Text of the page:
Migraine is a common condition affecting over 3 million Australians. It commonly starts in childhood and early adulthood. Less than half of all migraine sufferers receive a formal diagnosis as it is often misdiagnosed as tension and sinus headache.
Migraine is a complex process that can be activated by numerous triggers including stress, change in lifestyle factors (e.g. diet, sleep) and strong sensory stimuli such as bright lights, loud noises and strong smells. The process starts with gradual progressive shutting down of the brain, typically spreading from the back of the brain (visual center). The release of chemicals in the brain leads to dilatation of blood vessels
and inflammation of surrounding tissue. The sensory nerves (trigeminal system) of the head and neck become active, leading to pain. Family history of migraine is common in migraine sufferers, suggesting certain genetic susceptibility.
Migraine may be preceded by early warning symptoms including yawning, thirst and changes in mood, appetite and behaviour. About a quarter of migraine sufferers experience associated “aura”. The most common form of aura is various visual experiences such as zigzag lines, flickering, patchy loss of vision and blurred vision. This may last up to an hour. Some patients may experience other neurological symptoms such as tingling, speech disturbances, dizziness and even weakness. Headache usually follows and is often one sided and throbbing, lasting several hours to several days. Common associated symptoms include nausea, vomiting and sensitivity to smell, light and sound. Even after resolution of headache, significant tiredness and fatigue may linger on for another day or so.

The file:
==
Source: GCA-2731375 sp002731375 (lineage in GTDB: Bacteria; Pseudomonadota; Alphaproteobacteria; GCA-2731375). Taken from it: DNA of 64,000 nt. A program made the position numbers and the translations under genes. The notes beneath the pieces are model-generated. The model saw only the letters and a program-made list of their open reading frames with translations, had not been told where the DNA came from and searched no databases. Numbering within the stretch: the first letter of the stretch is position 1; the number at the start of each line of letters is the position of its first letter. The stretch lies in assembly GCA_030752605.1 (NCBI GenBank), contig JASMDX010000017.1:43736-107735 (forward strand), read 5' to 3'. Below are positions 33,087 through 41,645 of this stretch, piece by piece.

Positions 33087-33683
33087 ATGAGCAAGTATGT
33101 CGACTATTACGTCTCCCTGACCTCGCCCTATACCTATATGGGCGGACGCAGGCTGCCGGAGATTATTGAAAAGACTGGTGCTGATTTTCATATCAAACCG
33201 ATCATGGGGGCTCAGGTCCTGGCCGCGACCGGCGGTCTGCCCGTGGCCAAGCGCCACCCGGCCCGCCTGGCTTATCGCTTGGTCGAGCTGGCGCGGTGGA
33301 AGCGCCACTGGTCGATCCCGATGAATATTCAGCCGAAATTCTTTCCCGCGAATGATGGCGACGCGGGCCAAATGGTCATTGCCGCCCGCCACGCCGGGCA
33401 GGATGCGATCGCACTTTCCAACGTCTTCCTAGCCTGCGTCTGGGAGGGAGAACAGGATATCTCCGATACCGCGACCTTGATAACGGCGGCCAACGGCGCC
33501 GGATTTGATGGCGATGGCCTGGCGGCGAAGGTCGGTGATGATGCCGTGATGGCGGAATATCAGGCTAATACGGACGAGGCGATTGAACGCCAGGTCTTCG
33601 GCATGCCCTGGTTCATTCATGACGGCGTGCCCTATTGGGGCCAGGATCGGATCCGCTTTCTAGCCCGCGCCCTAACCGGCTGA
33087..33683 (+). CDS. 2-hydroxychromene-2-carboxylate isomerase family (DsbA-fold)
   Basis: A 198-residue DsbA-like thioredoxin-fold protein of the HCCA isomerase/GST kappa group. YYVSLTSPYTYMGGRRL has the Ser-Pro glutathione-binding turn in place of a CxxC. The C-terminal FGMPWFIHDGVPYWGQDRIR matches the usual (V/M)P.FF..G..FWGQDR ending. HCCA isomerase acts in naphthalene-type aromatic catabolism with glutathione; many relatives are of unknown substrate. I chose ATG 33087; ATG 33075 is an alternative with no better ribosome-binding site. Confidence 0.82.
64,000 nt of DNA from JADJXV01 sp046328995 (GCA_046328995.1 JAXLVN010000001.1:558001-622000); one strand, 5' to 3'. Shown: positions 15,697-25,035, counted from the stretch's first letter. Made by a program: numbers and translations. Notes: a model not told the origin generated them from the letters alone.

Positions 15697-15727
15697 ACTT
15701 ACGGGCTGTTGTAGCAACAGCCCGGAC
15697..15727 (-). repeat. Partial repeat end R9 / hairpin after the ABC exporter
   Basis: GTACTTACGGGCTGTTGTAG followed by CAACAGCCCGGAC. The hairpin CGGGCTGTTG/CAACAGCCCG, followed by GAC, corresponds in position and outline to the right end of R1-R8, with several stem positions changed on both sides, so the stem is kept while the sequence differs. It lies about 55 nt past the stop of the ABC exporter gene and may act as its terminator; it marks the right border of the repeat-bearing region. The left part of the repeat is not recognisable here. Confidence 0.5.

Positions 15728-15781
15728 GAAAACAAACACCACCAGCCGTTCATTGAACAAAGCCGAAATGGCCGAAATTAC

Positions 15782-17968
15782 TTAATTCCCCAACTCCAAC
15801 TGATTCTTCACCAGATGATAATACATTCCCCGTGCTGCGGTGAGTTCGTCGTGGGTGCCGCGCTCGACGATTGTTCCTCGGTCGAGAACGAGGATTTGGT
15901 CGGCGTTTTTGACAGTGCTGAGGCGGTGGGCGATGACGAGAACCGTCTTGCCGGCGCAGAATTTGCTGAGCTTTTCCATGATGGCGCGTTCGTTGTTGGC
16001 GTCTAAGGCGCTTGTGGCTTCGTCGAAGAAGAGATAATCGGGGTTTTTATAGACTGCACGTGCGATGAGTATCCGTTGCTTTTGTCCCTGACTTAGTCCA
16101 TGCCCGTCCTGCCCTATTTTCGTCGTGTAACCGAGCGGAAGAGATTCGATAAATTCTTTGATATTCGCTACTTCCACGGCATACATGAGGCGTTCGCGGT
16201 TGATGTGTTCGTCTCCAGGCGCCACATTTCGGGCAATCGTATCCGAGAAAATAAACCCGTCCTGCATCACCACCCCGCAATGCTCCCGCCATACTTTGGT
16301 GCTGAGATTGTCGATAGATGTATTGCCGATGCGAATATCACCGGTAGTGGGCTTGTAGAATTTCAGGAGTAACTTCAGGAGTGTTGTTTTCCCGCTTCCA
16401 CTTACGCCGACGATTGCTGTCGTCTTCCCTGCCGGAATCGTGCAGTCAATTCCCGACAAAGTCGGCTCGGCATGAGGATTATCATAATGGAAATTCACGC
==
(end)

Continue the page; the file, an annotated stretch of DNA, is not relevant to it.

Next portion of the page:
Migraine management involves trigger identification and avoidance, abortive therapy and prevention therapy. Abortive therapy is used at the onset of migraine with the aim of stopping the migraine process. Common abortive therapies include aspirin, anti-inflammatory medications, triptans (sumatriptan, naratriptan, zolmitriptan, eletriptan and rizatriptan) and anti-nausea medications. Prevention therapy is taken regularly to try to reduce the frequency of migraine in those with frequent attacks. Common preventatives include beta-blockers (e.g. propranolol), calcium channel blockers (verapamil), anti seizure medications (e.g. topiramate, valproate), anti depressants (e.g. amitriptyline) and serotonin antagonists (e.g. pizotifen).
Excessive and frequent use of any abortive treatments, particularly triptans and opioids (e.g. codeine containing medications), over a prolonged period of time can perpetuate the headache process, leading to medication overuse headache. The nature of headache can change, often becoming more dull and widespread. Other abortive and preventative medications then become ineffective. The best treatment for MOH is prevention. Triptans and opioids should not be used for more than 10 days per month. Over the counter medications such as aspirin and anti-inflammatory medications should not be used for more than 15 days a month. MOH often accompanies chronic migraine and does not abate until the culprit medication is stopped. This is facilitated by the use of effective preventative treatment. Headache often gets worse in the initial days but will start to improve over days to weeks.
In 2013, Botox was approved by PBS for the treatment of chronic migraine in adults. The usefulness of botulinum toxin in the treatment of headache was first recognised when patients having cosmetic injections around the forehead and eyebrows reported improvement to their chronic headache. Further research subsequently confirmed the effectiveness of botulinum toxin in the treatment of chronic migraine.